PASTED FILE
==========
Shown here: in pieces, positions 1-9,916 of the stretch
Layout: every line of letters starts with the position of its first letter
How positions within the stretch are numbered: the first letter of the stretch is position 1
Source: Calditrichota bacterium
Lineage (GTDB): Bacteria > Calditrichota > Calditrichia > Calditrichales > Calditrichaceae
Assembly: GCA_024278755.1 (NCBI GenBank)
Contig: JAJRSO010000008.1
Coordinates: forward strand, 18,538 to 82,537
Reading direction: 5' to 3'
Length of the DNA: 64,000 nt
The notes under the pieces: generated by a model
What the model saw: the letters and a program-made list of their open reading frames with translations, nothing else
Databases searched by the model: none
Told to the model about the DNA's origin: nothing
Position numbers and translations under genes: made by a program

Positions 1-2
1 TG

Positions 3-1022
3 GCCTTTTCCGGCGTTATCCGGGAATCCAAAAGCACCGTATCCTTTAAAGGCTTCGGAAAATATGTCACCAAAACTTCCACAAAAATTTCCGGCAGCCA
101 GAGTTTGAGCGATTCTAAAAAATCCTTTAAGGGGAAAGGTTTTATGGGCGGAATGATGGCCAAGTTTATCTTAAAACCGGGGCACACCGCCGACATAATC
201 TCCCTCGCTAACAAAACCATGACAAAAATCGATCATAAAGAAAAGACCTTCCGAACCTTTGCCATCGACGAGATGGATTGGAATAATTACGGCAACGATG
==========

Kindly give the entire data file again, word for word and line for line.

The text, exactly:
Shown here: in pieces, positions 1-9,916 of the stretch
Layout: every line of letters starts with the position of its first letter
How positions within the stretch are numbered: the first letter of the stretch is position 1
Source: Calditrichota bacterium
Lineage (GTDB): Bacteria > Calditrichota > Calditrichia > Calditrichales > Calditrichaceae
Assembly: GCA_024278755.1 (NCBI GenBank)
Contig: JAJRSO010000008.1
Coordinates: forward strand, 18,538 to 82,537
Reading direction: 5' to 3'
Length of the DNA: 64,000 nt
The notes under the pieces: generated by a model
What the model saw: the letters and a program-made list of their open reading frames with translations, nothing else
Databases searched by the model: none
Told to the model about the DNA's origin: nothing
Position numbers and translations under genes: made by a program

Positions 1-2
1 TG

Positions 3-1022
3 GCCTTTTCCGGCGTTATCCGGGAATCCAAAAGCACCGTATCCTTTAAAGGCTTCGGAAAATATGTCACCAAAACTTCCACAAAAATTTCCGGCAGCCA
101 GAGTTTGAGCGATTCTAAAAAATCCTTTAAGGGGAAAGGTTTTATGGGCGGAATGATGGCCAAGTTTATCTTAAAACCGGGGCACACCGCCGACATAATC
201 TCCCTCGCTAACAAAACCATGACAAAAATCGATCATAAAGAAAAGACCTTCCGAACCTTTGCCATCGACGAGATGGATTGGAATAATTACGGCAACGATG